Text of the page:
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  • Web Presentation

    Patterns (controller)

    SWEN-343

    From Fowler, Patterns of Enterprise

    Application Architecture

  • Objectives

    Look at common patterns for designing

    Web-based presentation layer behavior • Model-View-Control

    • Handling user input in HTTP request

    • Delegating to domain layer for application processing

    • Constructing HTML response stream

    • Separating and coordinating these concerns in rich

    client applications with complex behavior

  • Web Presentation Layer Patterns

    Model-View-Controller

    Input Controller • Page Controller

    • Front Controller

    Application Controller

    View • Template View

    • Transform View

    • Two Step View

    Note: some of the following slides on

    presentation layer patterns are from a

    presentation by Martin Fowler. Previously

    accessible on the web.

  • Concerns

    Handling stateless HTTP requests, network connections, etc.

    • Scripts?

    Creating complicated HTML response streams

    • Server pages?

    When there are complicated decisions based on input (such as

    display formats and what content to send next) and application

    state (what is happening in the underlying domain layer?)

    Separate user interface from application behavior

  • Model View Controller

    Model

    The domain objects

    View

    Presents information to user

    (Input) Controller

    Handles user input

    1. Separation of Presentation (View/Controller)

    from Domain (Model)

    2. Separation of View and Controller

    - Sometimes not necessary to separate

    Domain Layer

    Presentation

    Layer

  • MVC in a Web Server

    There are many different meanings of

    “controller” in different contexts

    In the context of Web applications, many

    people get the “Control” of MVC wrong

  • MVC in a Web Server – Basic Concept

    Controller handles the request

    Controller gets the model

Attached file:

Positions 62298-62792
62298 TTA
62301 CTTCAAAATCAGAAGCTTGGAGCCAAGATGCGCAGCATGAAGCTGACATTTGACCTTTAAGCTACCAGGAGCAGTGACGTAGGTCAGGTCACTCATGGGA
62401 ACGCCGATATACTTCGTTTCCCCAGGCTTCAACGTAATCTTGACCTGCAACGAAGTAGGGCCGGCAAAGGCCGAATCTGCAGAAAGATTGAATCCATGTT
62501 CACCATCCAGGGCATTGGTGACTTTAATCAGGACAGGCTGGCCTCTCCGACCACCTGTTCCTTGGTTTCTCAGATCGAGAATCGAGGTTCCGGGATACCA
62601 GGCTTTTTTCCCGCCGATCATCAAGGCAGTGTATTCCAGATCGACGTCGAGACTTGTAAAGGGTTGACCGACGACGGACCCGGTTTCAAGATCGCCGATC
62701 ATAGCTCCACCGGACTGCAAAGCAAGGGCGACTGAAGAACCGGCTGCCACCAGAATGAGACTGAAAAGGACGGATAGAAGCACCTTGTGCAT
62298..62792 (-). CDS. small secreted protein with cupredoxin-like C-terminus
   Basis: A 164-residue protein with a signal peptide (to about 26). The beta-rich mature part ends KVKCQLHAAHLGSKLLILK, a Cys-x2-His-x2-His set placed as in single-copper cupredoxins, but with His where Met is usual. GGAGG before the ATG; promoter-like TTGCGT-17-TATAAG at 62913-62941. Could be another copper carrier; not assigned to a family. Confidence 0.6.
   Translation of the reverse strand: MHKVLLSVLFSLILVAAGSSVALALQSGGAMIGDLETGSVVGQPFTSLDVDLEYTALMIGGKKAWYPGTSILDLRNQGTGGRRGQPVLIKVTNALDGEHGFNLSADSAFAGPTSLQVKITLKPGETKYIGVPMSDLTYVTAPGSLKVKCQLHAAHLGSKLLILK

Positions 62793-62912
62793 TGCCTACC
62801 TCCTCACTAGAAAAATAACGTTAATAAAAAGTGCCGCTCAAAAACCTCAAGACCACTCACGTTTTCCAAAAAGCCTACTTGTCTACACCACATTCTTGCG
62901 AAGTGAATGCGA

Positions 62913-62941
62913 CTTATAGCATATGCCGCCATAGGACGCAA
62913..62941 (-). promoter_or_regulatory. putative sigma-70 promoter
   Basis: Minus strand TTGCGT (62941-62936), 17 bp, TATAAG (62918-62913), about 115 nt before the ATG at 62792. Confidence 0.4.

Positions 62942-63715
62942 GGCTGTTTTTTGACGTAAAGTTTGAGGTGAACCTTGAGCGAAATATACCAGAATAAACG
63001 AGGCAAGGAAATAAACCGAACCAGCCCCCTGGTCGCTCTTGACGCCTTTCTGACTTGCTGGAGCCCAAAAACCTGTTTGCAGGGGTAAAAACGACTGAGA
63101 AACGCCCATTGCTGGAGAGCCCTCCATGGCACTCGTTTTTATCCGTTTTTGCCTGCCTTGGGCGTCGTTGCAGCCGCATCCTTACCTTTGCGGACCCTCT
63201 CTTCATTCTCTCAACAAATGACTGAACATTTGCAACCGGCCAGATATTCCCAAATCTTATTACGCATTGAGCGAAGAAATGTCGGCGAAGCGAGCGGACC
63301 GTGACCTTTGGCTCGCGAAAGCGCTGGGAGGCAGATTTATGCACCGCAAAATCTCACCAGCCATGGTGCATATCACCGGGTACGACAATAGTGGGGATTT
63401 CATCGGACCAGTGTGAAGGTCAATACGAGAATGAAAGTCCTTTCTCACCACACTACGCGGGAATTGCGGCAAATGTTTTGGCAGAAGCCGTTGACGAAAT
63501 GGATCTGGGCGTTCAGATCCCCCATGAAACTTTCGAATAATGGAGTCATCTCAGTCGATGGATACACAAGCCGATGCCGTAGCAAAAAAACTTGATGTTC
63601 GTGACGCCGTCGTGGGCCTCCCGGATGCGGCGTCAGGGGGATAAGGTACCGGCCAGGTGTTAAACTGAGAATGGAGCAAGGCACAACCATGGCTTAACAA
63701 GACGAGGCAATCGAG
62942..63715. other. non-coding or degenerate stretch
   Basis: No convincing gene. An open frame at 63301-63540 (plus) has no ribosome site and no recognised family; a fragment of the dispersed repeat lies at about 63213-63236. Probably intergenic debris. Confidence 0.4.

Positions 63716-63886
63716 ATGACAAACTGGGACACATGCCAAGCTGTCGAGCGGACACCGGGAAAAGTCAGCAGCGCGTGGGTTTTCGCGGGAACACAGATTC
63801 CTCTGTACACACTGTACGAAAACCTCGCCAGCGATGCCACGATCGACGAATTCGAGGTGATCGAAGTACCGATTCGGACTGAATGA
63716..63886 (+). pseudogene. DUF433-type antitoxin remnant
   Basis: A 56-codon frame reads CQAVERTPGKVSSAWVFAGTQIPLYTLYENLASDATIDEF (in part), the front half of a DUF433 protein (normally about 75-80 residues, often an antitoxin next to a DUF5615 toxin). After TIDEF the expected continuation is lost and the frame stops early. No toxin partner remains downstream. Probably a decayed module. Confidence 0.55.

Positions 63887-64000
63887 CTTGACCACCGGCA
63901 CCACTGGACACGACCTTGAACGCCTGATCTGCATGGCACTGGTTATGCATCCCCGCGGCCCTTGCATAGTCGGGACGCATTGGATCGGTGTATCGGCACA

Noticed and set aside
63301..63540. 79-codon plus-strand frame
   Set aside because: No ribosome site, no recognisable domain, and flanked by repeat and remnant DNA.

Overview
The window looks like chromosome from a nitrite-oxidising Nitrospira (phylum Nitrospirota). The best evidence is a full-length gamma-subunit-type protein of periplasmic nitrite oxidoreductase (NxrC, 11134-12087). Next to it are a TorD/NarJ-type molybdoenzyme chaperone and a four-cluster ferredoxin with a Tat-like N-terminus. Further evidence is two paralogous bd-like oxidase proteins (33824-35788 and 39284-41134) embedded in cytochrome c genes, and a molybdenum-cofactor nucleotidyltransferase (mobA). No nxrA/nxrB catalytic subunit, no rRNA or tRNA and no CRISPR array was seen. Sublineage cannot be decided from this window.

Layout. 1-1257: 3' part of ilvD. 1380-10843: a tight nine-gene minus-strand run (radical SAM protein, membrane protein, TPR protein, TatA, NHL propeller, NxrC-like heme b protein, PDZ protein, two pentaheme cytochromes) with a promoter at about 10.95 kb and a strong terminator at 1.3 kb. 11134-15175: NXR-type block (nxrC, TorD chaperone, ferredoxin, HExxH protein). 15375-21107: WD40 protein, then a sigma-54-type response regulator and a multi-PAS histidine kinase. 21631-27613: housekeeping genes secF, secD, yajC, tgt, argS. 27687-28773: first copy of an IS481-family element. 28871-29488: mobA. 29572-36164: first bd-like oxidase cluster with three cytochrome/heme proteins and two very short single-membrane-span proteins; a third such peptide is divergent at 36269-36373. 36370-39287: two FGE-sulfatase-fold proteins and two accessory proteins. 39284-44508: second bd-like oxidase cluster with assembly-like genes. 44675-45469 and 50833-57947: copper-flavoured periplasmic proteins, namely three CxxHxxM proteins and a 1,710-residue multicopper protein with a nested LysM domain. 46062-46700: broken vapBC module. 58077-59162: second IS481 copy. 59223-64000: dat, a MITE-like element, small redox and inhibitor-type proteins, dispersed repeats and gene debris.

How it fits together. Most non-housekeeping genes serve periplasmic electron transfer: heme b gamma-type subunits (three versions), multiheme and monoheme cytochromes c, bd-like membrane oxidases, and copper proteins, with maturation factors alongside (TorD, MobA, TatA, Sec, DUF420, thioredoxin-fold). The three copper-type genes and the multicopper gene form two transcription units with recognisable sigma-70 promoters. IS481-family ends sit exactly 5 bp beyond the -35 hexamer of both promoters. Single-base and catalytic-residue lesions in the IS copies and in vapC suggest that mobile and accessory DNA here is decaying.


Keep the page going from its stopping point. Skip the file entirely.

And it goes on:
to do the domain logic

    Controller gets the view to

    create a response based

    on the model (and data

    shared in session)

    Based on model/domain results and user

    session state, controller selects next view

    Can share data

    via session

    Web server forwards request to

    registered class (note: asynchronous)

  • (Input) Controller

     An HTTP request comes into the input controller

     It pulls information off of the request

     It forwards the business logic request to an appropriate model object

     The model object talks to the data source and other domain layer objects and does everything indicated by the request as well as gather information for the response

     When the model object is done, it returns control to the input controller

     The input controller looks at the results and decides which view is needed to display the response

     The input controller passes control, together with the response data, to the view

    Often the response data is left in an agreed location, such as an HTTP session object

  • MVC Structure in Java EE • Application Tier (EJBs, POJOs, etc.)

    • The Web Tier will have servlets, Java

    Beans, POJOs, etc. that are proxies for or

    adapters to the underlying application tier

    JSPs

    and

    static

    HTML/

    XML

    • Servlets

    • Centralized

    controller object

    • Such as Front

    Controller for

    screen flow

    manager

    1

    2 3

    4

    5

  • Input Controllers  Input controller responsibilities

    Handle the HTTP request Decide what to do with it Delegate to model objects to actually do the work Select next view and pass control to view

     Example: Server page handles request, then delegates to a separate helper object to decide what to do with it

     Example: Front controller is a single object that handles all requests Interprets the URL to figure out what kind of request it is dealing with, then creates a separate object to process it

  • Page Controller Input Controller

    One controller per Web page May be a server page that combines view and control

    (but should separate view and control in the page code)

    Input controller creates appropriate models to do the

    processing, then instantiates a view to return the result